Individual Power Play Units in 17-18
The losers (2:18) and winners (10:40) of the offseason (featuring Vancouver, Washington, Ottawa, Montreal, Edmonton, New York, Buffalo, Toronto, and St. Louis), an analysis of last year’s top power play units (15:28).
#KarlssonWatch is back (1:05), our picks for next year's breakout players (3:53): Andreas Johnsson (4:30), Casey Mittelstadt (5:15), Dylan Strome (5:45), Travis Konecny (8:19), Alex Galchenyuk (10:08), Ty Rattie (11:52), Jordan Eberle (12:52), more on Mittelstadt because we just can't resist (14:22), our excitement over the season starting (16:11), more power play analysis (17:20).
(You can listen to us discuss this topic in these two episodes.)
My interest in looking at power plays initially spawned from a comment on Biscuits, Dave Lozo and Sean McIndoe's podcast, about how it'd be more intuitive to express power play success in terms of time (e.g., this team scored every eight minutes on the PP) than simply success percentage. Success percentage, the standard measure that most hockey media uses to determine the value of a power play, doesn't take into account how long a team actually spent on the power play. Rate stats (e.g., points per 60) are often better than stats that depend on a variable opportunity denominator (e.g., points per game) since they level the playing field, so to speak, and looking at minutes per goal (or seconds per shot) is just a new way of interpreting the standard goals per 60.
This was fairly easy to calculate on a team level (shown above, 5-on-4 regular season play only from 2017-18), and then I went further to identify the top power play units, those who logged at least 20 minutes together and netted at least one goal. That ended up being the top 98 units, and you can see the details of each by looking at the interactive visualization (or see the bottom of this page).
The top 10 units, in terms of time on ice, are shown above, sorted by minutes per goal. Toronto’s first power play unit topped this list, which wasn’t particularly surprising as someone who watched a lot of that power play last year.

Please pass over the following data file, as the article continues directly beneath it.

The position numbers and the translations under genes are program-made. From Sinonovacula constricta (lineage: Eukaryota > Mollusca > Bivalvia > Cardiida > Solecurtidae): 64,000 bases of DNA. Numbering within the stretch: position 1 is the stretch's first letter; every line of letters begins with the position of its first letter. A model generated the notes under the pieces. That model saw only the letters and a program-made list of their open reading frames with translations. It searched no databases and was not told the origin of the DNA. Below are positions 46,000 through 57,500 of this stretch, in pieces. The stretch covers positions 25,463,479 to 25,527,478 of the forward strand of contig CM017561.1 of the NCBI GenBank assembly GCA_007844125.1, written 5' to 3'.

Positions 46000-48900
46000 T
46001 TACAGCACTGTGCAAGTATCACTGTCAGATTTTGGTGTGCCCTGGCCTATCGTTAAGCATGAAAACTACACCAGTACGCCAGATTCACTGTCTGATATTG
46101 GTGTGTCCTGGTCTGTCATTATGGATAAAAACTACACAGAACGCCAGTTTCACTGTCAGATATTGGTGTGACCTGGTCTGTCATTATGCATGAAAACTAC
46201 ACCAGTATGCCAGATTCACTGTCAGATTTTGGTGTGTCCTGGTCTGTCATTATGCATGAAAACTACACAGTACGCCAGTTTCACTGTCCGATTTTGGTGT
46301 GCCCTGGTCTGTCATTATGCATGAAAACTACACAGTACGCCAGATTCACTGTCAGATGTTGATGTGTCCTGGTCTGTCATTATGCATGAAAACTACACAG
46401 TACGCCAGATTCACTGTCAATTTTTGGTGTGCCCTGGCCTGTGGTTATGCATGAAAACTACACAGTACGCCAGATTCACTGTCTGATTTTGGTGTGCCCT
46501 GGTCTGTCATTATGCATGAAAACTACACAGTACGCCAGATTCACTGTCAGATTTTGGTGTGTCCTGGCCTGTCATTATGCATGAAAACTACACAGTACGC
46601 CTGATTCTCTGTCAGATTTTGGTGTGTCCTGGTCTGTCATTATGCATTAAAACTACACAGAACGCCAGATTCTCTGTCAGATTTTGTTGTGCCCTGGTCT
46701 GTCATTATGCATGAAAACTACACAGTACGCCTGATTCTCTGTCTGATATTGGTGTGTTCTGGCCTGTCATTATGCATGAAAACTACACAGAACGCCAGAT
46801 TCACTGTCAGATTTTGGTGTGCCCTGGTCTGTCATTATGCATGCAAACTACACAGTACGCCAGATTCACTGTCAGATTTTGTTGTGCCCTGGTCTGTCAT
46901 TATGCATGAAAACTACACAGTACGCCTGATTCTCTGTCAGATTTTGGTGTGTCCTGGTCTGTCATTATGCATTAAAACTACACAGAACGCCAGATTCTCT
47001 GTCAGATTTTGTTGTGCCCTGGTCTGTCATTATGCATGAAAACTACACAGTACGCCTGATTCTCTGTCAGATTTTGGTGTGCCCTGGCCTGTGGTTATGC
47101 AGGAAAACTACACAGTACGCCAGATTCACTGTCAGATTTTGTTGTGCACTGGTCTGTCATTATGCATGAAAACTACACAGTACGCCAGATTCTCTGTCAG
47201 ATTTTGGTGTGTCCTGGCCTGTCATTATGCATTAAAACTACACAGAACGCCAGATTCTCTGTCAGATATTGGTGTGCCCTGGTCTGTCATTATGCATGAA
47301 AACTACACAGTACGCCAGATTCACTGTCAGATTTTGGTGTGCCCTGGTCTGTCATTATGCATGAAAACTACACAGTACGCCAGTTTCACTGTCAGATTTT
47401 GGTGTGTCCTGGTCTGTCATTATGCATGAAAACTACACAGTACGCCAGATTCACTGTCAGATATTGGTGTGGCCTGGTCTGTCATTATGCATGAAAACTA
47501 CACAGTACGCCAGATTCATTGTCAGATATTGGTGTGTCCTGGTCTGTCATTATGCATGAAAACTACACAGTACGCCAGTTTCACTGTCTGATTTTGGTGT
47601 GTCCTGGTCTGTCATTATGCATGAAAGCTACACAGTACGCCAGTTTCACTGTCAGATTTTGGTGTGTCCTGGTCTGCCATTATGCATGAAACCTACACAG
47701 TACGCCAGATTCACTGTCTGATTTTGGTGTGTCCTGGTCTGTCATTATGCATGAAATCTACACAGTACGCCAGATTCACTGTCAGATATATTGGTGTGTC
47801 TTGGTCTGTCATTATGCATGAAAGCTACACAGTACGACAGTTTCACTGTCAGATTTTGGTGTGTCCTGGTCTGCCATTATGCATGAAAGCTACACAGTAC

(Also of interest to note: all of the top units in 2017-18 used four forwards and one defenseman. In fact, of the top 98 units, fewer than 25 percent used the three forwards-two defensemen structure. Matt Cane has written extensively about the benefit of using 4F-1D over 3F-2D. In summary, it's true that those units tend to allow more shots, but they also generate more shots, and have a higher shooting percentage, which puts the differential in their favor. This seems normal now, but it was under 10 years ago that 4F-1D on the power play was relatively rare.)
Speaking of Matt Cane, my next aspect of power play analysis uses his Power Play Structure Index, which is a weighted average of how far each player tends to shoot from their average location. Please read his work to see the full explanation, but in summary, a lower structure index indicates that a power play operates with a tighter formation, in that each player tends to take shots from a specific location. He also found that it’s a repeatable skill and nearly as predictive of future goal scoring as shot generation. He looked at this metric on the team level and found that over the past few years, the Capitals have performed best on this metric (i.e., had the lowest structure index). I calculated this metric for the individual power play units (those with at least 75 shots), and you can see those data in the interactive visualization (or see the bottom of this page).. The top 10 are shown above, and it shouldn’t be surprising that the Capitals rank high on this list as well.
And thanks to provided shot locations, we can construct shot maps in order to visualize the structure index, like with Washington's top power play above. Carlson’s on the blue line, Oshie’s in front of the net, Backstrom and Kuznetsov are a little bit all over the place, and Ovechkin doesn’t stray far from the Ovechkin Spot™.
The same is true of Toronto's top power play unit. You can clearly see Reilly along the blue line, Marner and Bozak mostly on the sides, and Kadri and Van Riemsdyk in front of the net.
Now contrast those first two gifs with Carolina’s second power play unit, which had the highest (and therefore worst) structure index among the qualified units. There’s a little bit of structure, but as you can see from how spread out the shots are, it’s not nearly as clear-cut as the other two units.
(If the visualization isn't showing up below, refresh your page or click here.)